In the future some people think we won’t even need to physically take holidays, with virtual reality supplanting the experience. Others such as Dr. Kaku, in his book The Future Of The Mind, imagine a future where other people’s holidays could even be uploaded to our minds. Whether that would convey the same brain benefits remains to be seen.
Escaping your regular life through travel also relies on it being a temporary thing. As any pro surfer or snowboarder will tell you (while also being at pains to say they’re not complaining!) being permanently on the move is tough, as the hotel-hopping itself becomes your routine. Ditto for those who switch city life to live out their days in paradise. As George Clooney’s character Matt King in the film The Descendants puts it:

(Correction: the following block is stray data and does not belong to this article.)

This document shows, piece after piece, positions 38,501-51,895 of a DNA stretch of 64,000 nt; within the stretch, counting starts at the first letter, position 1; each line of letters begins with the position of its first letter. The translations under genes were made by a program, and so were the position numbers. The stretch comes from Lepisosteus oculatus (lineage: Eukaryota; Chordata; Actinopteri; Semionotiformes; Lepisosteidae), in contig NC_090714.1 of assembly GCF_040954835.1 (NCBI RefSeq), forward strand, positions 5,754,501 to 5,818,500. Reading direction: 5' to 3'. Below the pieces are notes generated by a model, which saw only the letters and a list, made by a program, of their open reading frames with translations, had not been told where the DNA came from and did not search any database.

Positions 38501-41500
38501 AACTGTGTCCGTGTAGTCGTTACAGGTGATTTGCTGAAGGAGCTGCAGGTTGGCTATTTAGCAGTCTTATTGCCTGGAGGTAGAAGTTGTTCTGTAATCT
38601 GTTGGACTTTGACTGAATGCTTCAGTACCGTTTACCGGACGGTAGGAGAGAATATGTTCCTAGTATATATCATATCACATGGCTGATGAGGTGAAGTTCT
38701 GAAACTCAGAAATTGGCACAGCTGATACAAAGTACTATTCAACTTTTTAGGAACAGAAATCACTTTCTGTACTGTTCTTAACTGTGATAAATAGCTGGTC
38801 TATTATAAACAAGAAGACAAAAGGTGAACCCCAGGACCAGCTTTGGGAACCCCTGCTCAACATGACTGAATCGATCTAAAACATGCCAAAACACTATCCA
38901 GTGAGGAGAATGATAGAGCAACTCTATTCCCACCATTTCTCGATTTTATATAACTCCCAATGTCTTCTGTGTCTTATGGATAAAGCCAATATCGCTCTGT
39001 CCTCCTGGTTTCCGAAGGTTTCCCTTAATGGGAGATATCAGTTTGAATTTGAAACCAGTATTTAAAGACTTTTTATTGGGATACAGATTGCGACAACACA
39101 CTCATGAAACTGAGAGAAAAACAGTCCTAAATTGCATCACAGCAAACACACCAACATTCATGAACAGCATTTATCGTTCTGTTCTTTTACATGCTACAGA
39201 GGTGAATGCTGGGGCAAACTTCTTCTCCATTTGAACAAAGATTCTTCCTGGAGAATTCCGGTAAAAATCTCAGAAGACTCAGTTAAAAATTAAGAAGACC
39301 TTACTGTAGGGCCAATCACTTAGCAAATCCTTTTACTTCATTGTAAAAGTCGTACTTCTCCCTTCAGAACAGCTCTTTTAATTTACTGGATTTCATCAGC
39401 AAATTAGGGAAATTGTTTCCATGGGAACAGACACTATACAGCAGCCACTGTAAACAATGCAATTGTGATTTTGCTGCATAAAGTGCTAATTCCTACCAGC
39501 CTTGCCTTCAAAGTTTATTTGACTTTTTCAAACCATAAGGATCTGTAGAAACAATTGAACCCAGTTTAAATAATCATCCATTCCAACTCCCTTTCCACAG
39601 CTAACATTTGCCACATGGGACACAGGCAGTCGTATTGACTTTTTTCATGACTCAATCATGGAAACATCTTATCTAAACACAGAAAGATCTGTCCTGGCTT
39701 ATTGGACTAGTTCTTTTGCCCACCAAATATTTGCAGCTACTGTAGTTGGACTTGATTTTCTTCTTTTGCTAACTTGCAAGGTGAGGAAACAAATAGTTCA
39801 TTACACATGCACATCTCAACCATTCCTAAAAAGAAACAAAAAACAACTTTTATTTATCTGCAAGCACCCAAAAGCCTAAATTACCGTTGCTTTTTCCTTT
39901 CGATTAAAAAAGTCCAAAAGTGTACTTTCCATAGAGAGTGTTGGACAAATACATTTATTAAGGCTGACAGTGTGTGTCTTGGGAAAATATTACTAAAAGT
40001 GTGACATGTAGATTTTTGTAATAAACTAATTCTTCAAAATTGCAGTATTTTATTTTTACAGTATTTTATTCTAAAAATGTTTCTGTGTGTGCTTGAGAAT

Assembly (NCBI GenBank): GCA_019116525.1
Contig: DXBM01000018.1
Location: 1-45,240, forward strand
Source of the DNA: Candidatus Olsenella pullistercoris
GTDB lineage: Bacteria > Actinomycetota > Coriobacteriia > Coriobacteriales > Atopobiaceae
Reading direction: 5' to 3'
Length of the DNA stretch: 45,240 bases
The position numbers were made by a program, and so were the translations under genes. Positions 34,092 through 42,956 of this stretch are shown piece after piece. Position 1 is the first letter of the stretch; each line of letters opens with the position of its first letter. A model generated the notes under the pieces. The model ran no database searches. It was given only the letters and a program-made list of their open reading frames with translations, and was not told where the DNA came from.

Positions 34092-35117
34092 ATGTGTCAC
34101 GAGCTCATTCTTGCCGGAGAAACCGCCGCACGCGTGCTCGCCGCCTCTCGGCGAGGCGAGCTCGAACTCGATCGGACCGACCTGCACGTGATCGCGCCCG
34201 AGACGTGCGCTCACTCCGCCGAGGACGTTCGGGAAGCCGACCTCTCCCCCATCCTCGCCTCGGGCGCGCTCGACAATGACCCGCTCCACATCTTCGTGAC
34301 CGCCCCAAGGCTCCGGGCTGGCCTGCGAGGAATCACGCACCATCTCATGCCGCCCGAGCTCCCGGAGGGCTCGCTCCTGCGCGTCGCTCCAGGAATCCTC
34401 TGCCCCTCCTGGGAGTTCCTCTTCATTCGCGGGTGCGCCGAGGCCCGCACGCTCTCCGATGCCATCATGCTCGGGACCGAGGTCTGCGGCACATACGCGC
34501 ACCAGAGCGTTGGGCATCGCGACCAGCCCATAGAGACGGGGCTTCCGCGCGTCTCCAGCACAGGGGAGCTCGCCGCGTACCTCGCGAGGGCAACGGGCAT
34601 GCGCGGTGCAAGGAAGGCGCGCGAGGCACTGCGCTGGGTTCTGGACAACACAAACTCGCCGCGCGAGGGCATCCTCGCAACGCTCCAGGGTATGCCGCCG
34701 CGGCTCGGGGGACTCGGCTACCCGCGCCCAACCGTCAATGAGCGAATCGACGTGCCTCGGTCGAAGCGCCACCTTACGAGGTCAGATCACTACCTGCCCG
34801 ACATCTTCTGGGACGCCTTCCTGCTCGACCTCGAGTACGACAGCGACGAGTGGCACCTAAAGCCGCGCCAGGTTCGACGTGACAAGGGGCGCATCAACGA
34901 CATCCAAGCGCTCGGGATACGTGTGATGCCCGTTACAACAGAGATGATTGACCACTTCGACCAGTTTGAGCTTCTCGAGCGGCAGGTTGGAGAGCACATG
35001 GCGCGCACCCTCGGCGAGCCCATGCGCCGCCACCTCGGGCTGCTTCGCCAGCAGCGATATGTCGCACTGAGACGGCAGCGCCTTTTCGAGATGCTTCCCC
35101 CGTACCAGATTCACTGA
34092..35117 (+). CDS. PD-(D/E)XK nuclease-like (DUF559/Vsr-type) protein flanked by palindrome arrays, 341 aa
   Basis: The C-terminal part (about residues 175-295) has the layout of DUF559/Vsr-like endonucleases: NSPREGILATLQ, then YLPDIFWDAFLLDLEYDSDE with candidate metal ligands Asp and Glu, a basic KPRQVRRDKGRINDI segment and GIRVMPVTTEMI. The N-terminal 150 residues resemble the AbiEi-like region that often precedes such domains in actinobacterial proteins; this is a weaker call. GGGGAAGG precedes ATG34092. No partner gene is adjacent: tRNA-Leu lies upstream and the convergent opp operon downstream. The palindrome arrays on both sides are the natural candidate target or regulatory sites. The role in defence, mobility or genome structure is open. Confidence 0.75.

“My friends on the mainland think just because I live in Hawaii, I live in paradise, like a permanent vacation. We’re all just out here, sipping Mai Tais, shaking our hips, catching waves. Are they insane? Do they think we are immune to life? How can they possibly think our families are less screwed up, our cancers less fatal, our heartache less painful?”
Do you still need to escape when you live in the place that people escape to? In my experience of once living in an awesome ski resort and now residing in a pebbly seaside fun town, of course you do, though perhaps less than you do when you live somewhere that really sucks. For when the place you escaped to becomes part of your daily routine, you lose the freshness and benefits that distance was providing. The solution? Don’t be a chimp — get planning your next trip!
Words: Sam Haddad
Originally published at mpora.com